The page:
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Delta Air Lines sees a fast recovery from Omicron turbulence

Delta Air Lines Inc on Thursday reported higher quarterly earnings on the back of strong holiday travel demand and predicted a swift recovery from turbulence caused by the Omicron coronavirus variant, driving its shares higher.

Delta Air Lines Inc on Thursday reported higher quarterly earnings on the back of strong holiday travel demand and predicted a swift recovery from turbulence caused by the Omicron coronavirus variant, driving its shares higher.

Delta Air Lines Inc says surging COVID-19 cases will likely result in losses in January and February, resulting in a loss for the quarter through March.

However, it expects the recovery in travel demand to resume around late February, putting the carrier in a position to generate profit in the June, September and December quarters.

Overall, it expects a “meaningful” profit in 2022 and backed its target to exceed the company’s pre-pandemic financial performance by 2024.

“If we could pick a period of time for an Omicron variant to surge, we would probably pick this time of year,” Delta’s President Glen Hauenstein told investors on a call.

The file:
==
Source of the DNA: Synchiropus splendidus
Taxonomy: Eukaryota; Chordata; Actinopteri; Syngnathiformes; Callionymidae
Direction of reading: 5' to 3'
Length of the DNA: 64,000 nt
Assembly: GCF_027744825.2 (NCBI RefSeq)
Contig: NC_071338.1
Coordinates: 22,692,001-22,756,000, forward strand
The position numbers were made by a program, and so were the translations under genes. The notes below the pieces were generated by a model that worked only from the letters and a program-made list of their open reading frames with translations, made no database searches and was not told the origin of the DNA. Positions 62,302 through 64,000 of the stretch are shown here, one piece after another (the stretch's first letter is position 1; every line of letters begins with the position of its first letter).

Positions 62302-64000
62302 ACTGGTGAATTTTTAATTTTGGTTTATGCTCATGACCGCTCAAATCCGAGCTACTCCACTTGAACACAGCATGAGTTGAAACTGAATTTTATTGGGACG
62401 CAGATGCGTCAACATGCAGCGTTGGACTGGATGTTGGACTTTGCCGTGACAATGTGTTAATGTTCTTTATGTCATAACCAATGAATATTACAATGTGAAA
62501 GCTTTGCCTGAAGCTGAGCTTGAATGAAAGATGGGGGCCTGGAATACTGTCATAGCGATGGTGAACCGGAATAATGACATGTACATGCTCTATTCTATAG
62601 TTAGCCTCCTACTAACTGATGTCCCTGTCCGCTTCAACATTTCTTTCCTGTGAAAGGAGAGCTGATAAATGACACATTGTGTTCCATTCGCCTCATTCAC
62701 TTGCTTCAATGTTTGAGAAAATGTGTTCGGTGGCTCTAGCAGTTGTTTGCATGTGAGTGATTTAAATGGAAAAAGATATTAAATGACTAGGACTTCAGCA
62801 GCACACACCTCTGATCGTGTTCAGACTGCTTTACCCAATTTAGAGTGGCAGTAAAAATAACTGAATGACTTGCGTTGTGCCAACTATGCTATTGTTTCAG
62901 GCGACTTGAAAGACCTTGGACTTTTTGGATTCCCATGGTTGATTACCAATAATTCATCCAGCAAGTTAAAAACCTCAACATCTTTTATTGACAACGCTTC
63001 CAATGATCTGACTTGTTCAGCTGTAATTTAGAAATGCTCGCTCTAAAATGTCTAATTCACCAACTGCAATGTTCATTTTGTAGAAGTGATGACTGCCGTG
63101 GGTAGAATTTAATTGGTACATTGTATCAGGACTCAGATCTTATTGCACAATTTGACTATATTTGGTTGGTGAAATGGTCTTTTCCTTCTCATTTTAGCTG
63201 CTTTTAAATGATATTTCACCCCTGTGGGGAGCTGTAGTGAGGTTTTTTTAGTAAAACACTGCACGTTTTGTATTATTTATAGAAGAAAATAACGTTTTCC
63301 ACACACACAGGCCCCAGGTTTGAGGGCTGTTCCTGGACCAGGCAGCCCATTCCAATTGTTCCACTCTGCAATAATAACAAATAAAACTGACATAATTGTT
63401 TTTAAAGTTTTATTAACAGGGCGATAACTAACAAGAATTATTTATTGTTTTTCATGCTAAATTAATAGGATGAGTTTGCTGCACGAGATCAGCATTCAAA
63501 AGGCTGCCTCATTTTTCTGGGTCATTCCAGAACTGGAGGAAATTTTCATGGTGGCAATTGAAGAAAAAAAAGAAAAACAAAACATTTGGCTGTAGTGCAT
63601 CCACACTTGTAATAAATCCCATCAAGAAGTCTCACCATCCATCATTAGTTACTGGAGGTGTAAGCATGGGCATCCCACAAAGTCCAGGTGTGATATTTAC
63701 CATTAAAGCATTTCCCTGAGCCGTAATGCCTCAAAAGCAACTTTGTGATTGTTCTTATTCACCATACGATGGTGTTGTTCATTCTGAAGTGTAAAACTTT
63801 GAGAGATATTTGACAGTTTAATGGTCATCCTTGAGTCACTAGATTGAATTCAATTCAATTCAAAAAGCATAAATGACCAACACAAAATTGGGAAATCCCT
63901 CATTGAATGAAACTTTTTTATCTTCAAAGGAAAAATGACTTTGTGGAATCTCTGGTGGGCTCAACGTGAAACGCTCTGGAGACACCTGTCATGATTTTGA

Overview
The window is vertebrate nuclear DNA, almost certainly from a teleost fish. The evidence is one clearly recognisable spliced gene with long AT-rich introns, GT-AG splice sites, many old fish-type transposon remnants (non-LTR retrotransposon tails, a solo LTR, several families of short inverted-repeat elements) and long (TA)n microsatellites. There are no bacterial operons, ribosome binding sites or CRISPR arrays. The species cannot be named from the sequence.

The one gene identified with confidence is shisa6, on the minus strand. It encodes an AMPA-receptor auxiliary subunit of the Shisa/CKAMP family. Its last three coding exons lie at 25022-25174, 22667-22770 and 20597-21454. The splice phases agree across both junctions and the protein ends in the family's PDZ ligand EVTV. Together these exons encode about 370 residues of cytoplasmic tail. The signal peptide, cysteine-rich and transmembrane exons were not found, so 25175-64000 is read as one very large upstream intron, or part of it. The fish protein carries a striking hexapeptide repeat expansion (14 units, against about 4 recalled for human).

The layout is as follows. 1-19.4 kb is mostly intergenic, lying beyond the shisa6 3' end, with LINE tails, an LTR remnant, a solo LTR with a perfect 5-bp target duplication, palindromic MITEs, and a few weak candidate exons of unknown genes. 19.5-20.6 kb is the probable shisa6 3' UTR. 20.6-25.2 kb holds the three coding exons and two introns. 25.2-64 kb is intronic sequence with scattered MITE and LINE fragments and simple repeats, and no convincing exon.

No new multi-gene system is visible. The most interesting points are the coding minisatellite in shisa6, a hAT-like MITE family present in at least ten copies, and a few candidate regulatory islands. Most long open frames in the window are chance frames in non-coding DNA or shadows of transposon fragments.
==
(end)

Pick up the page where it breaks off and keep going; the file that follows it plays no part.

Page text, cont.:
Air travel demand tends to be the weakest in the first quarter.

The company said bookings for international travel were down, but Delta believes the transatlantic market will have a strong spring and summer once Omicron-driven border restrictions are lifted.

Chief Executive Ed Bastian expects business travel to pick up by the middle of February.

The Atlanta-based carrier’s adjusted profit for the quarter through December came in at 22 cents a share, beating analysts’ average estimate of 14 cents per share, according to IBES data from Refinitiv, marking the second profitable quarter in a row.

The company estimates revenue in the March quarter will recover to 72% to 76% of 2019 levels. It expects to restore 83% to 85% of pre-pandemic capacity in the current quarter.

Its capital expenditure in the quarter is projected to increase by about 69% from the December quarter to $1.6 billion.

Peter McNally, global sector lead for industrials, materials and energy at research firm Third Bridge, said the airline is “managing well” despite the challenges facing the industry.

Source: AAP